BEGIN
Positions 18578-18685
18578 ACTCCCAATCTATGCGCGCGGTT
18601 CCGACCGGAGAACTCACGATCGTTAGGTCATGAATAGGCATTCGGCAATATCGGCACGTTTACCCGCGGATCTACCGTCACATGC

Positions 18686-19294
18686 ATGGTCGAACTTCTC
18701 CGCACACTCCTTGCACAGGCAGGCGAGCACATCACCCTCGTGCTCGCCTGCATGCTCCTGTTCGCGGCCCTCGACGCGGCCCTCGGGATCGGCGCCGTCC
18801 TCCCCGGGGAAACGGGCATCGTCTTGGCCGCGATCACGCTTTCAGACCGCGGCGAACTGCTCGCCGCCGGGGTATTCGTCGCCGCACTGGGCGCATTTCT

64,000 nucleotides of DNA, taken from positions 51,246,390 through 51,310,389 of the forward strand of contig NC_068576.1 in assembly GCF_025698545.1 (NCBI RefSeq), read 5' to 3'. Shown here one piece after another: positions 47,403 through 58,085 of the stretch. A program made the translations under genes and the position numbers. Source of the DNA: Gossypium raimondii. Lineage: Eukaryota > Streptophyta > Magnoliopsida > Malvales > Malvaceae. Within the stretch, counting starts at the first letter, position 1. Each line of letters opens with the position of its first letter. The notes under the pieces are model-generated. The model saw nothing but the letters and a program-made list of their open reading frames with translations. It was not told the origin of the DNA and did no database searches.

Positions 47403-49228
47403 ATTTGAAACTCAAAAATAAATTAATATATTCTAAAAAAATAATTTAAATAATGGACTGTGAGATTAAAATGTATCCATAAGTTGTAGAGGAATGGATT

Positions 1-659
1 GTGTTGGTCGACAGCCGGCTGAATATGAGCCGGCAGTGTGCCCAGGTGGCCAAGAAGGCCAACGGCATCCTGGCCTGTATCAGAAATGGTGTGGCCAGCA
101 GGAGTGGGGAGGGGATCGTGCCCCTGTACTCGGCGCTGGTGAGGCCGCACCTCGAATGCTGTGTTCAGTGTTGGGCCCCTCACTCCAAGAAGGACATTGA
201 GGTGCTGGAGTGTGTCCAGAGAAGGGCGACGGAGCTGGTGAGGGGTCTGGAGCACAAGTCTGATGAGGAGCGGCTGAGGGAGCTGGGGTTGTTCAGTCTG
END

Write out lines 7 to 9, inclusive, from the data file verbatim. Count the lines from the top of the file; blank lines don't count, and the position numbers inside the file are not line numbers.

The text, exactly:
18801 TCCCCGGGGAAACGGGCATCGTCTTGGCCGCGATCACGCTTTCAGACCGCGGCGAACTGCTCGCCGCCGGGGTATTCGTCGCCGCACTGGGCGCATTTCT

64,000 nucleotides of DNA, taken from positions 51,246,390 through 51,310,389 of the forward strand of contig NC_068576.1 in assembly GCF_025698545.1 (NCBI RefSeq), read 5' to 3'. Shown here one piece after another: positions 47,403 through 58,085 of the stretch. A program made the translations under genes and the position numbers. Source of the DNA: Gossypium raimondii. Lineage: Eukaryota > Streptophyta > Magnoliopsida > Malvales > Malvaceae. Within the stretch, counting starts at the first letter, position 1. Each line of letters opens with the position of its first letter. The notes under the pieces are model-generated. The model saw nothing but the letters and a program-made list of their open reading frames with translations. It was not told the origin of the DNA and did no database searches.

Positions 47403-49228